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By Michael Lanza
When I get asked, “What’s your favorite trip?”, I can never come up with an answer. I’ve had the good fortune to have taken many amazing adventures over the years. But I have assembled a list of my 10 all-time favorites (so far). Check out this photo gallery of selected images from five of those trips, then dive into my story listing all 10 (plus a bonus 11th trip), with links to the stories about each one for more photos and tips on planning them yourself. Continue reading →
A good down jacket is gold in the backcountry, keeping you warm on frosty mornings in a mountain campsite, or staving off a chill during a break on a ski or snowshoeing tour on a winter day. Today’s the last chance for you to enter to win an outstanding, lightweight puffy jacket stuffed with high-tech, water-resistant feathers, the Big Agnes Hole in the Wall Jacket. Continue reading →
By Michael Lanza
Idaho’s best-known mountain range, the Sawtooths remain surprisingly, pleasantly uncrowded. I’ve taken backpacking trips on gorgeous weekends at the height of summer without seeing more than a few other hikers. But come here when snow blankets the peaks and you may see no one else for days. And from a spacious and warm yurt at 7,400 feet near the Bench Lakes, below the sharp pinnacles of Mount Heyburn, backcountry skiers and snowshoers can explore a rich bounty of moderate terrain—and have the snow to themselves. Continue reading →
By Michael Lanza
The afternoon sun smiles warmly on us as my two kids and my nephew, age 10 to 15, my 76-year-old mom, and I—three generations spanning almost seven decades—plod up the final, strenuous steps to the crater rim of Mount St. Helens. The view could steal the breath away from God.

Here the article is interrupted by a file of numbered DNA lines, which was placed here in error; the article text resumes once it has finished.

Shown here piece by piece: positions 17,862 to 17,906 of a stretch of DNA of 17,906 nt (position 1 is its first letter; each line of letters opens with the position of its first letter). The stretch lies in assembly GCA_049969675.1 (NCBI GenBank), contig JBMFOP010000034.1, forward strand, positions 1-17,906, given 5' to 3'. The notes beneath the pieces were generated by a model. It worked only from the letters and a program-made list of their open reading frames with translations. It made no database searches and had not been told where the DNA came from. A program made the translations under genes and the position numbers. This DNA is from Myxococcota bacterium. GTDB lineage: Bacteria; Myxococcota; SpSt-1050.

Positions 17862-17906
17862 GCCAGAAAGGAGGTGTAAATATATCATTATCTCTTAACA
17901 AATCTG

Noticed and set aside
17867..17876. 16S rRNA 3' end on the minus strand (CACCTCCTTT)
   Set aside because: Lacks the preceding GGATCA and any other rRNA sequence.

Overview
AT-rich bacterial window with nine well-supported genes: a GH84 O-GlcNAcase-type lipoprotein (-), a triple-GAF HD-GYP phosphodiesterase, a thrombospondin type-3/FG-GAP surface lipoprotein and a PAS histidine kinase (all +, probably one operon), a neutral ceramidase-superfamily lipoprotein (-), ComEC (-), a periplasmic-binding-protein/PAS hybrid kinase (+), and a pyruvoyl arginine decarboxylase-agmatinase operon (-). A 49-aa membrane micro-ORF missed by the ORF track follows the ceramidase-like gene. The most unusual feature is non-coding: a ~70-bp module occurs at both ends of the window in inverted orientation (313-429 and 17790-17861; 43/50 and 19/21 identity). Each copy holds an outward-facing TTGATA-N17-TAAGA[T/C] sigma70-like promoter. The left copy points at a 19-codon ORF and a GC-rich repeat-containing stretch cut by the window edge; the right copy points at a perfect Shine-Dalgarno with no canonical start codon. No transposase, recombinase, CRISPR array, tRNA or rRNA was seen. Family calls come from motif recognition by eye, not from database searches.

Before us, crumbling cliffs send small landslides cracking and rumbling down into the vast hole—2,000 feet deep and nearly two miles across—created by the eruption that decapitated St. Helens almost a generation before any of these kids were born. Seventy-five-mile views on this idyllic, Pacific Northwest summer day reveal behemoth, ice-capped volcanoes dominating three horizons: Rainier, Adams, Hood, and Jefferson. We hug and high-five and click off pictures, grinning with awe and no small amount of disbelief that we all actually made it up here.
That was the heart-warming mental picture that I had formed just days ago, when I scored hard-to-get permits for this climb—one of America’s most awe-inspiring dayhikes. Unfortunately, right now, sitting on rocks more than five hours into our ascent of St. Helens, events are not transpiring quite as smoothly as I had envisioned. Not at all. Continue reading →
We don’t really think about how a down jacket is made. We just want it to be warm when we put it on, and preferably not too heavy or bulky for carrying in a pack. But what’s inside does matter, and it was design tricks borrowed from sleeping bags that explained why the Big Agnes Hole in the Wall Jacket kept me toasty on chilly nights and mornings from Utah’s Capitol Reef National Park and Grand Staircase-Escalante National Monument to Washington’s Glacier Peak Wilderness and Columbine Lake at 11,000 feet in Sequoia National Park. Not to mention that this three-season puffy jacket is stuffed with high-tech, water-resistant DownTek feathers.
And now you can win one, in the men’s or women’s size of your choice, in my giveaway at The Big Outside. Continue reading →